The Health 202: Here’s how Trump and Bernie Sanders agree on lowering drug prices

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Have you heard about the trendy new approach to lowering prescription drug spending? Copy other countries.

The Trump administration and Sen. Bernie Sanders (I-Vt.) are strange bedfellows on drug prices. But they’re both eyeing similar approaches to lowering the country’s astronomically high spending on prescription medicines: pegging U.S. drug prices to lower international levels.

Sanders proposed a bill Tuesday incentivizing companies to develop cheaper generic versions of brand-name medications that the government determines to be “excessively priced” in comparison to the median price in Canada, the United Kingdom, Germany, France and Japan.

This is similar to an idea advanced in October by Health and Human Services Secretary Alex Azar, whose agency is experimenting with pegging some Medicare payments to an index based on sales prices in those five countries plus 11 more: Austria, Belgium, the Czech Republic, Finland, Greece, Ireland, Italy, Portugal, Slovakia, Spain and Sweden.

Both proposals stem from the reality that drug prices are much higher in the United States because the government doesn’t engage in price-setting, unlike in many other countries with similar economies. That means pharmaceutical companies pocket a lot more money in this country — and rely more heavily on their U.S. profits to pay for developing new medications.

Trump and Sanders have adopted similar rhetoric when they talk about the issue, even though the Republican president and the self-described democratic socialist senator couldn’t be further apart on other topics such as taxes and immigration. The United States pays unfairly high prices for prescription drugs, they argue, even as other countries demand — and obtain – steep discounts.

It’s not the first time Trump and Sanders have shared common ground. During their 2016 campaigns, both candidates advocated allowing Medicare’s prescription drug program to directly negotiate lower prices with drugmakers and private companies. Trump has since backed away from that idea, but HHS surprised many with its bold suggestion of  creating an international price index (which I explained in this Health 202).

Granted, HHS’s experiment is quite limited in scope. It applies only to drugs administered to Medicare patients by doctors themselves and will last just five years. The experiment — called a “demonstration” in administration-speak — won’t start until sometime after the Centers for Medicare and Medicaid Services propose a rule early next year.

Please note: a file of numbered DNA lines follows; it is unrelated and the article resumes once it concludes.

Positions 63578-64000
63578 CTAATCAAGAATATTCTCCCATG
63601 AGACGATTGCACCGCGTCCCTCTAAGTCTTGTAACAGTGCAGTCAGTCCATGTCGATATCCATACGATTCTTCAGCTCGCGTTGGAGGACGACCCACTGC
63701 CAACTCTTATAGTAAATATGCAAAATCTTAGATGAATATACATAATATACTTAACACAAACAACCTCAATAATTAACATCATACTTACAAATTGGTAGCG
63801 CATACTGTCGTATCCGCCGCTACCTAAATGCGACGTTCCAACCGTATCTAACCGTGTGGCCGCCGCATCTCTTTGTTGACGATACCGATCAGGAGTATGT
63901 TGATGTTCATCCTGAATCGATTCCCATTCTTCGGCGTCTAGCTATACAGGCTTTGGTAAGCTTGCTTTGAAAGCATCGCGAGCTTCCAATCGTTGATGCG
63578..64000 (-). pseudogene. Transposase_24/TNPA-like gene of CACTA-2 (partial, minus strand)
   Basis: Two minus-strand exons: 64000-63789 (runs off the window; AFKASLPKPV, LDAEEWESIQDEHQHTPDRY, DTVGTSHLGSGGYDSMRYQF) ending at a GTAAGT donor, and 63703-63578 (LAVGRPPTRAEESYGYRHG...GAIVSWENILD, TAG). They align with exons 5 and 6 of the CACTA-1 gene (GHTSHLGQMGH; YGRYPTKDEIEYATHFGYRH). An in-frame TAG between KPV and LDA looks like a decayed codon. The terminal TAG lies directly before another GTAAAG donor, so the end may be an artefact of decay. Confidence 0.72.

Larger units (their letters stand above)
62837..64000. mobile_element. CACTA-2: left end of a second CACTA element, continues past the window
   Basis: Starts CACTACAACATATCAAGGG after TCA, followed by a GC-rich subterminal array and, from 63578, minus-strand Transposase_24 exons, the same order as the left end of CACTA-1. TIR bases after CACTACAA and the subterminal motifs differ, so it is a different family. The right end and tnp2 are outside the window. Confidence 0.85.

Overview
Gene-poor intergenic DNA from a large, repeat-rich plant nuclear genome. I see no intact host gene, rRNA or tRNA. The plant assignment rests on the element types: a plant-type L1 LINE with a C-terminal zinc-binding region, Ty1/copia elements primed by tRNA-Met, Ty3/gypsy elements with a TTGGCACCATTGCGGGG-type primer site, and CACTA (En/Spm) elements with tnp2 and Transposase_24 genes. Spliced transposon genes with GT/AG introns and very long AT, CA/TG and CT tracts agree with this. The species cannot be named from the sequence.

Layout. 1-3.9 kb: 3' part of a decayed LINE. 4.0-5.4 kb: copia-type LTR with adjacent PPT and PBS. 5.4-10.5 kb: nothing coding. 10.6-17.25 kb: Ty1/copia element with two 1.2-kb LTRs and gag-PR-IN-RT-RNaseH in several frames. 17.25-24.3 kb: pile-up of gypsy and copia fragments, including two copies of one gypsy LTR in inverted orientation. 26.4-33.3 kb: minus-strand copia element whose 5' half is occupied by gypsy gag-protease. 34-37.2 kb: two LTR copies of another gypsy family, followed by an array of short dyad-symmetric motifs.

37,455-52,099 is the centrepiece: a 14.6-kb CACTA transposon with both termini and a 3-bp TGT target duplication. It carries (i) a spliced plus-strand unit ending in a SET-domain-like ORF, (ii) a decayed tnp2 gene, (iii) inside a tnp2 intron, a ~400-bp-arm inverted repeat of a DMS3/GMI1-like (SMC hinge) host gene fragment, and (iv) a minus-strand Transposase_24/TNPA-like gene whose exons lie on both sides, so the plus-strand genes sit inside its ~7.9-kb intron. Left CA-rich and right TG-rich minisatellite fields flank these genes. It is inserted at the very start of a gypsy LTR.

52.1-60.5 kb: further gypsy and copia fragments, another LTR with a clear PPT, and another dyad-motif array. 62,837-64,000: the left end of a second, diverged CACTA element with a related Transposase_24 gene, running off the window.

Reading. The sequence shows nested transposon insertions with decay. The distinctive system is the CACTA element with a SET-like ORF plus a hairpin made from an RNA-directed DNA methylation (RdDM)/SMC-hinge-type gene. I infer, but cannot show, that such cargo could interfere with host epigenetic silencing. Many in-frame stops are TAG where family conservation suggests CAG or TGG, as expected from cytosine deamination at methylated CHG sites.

Sanders’s proposal, also sponsored by Rep. Ro Khanna (D-Calif.), would go much further by affecting all drugs, including those purchased by Americans with private health insurance. If HHS determined a drug price to be excessive, the secretary would be directed to strip its maker of exclusivity rights and open the door for competitors to develop a generic version.

Sanders gave a nod to Trump’s Part B proposal but emphasized that his approach would help the more than 150 million Americans who get private health coverage from their employer. The monthly cost for the popular insulin Lantus (used for diabetes) could fall from $387 to $220 and the medication Humira (used for arthritis) could fall from $2,770 to $1,576, according to some examples provided by Sanders’s office.

There’s little to no chance Sanders’s bill will advance in Congress. Many Republicans aren’t enthused even about Trump’s limited Part B demonstration, because it smacks of government price-setting.

There is something else Sanders shares with the president: strong resistance from the pharmaceutical industry. A spokeswoman for the Pharmaceutical Research and Manufacturers of America said both proposals would be “devastating” if implemented.

“This legislation would have the same devastating impact on patients as the administration’s proposed International Pricing Index model,” PhRMA spokeswoman Nicole Longo said in a statement provided to The Health 202.

“Patients in countries whose governments set prices wait years for new medicines and have far fewer treatment options,” she added. “These policies reduce investment in research and development, slow progress in creating tomorrow’s cures and will result in Americans having access to fewer new medicines.”




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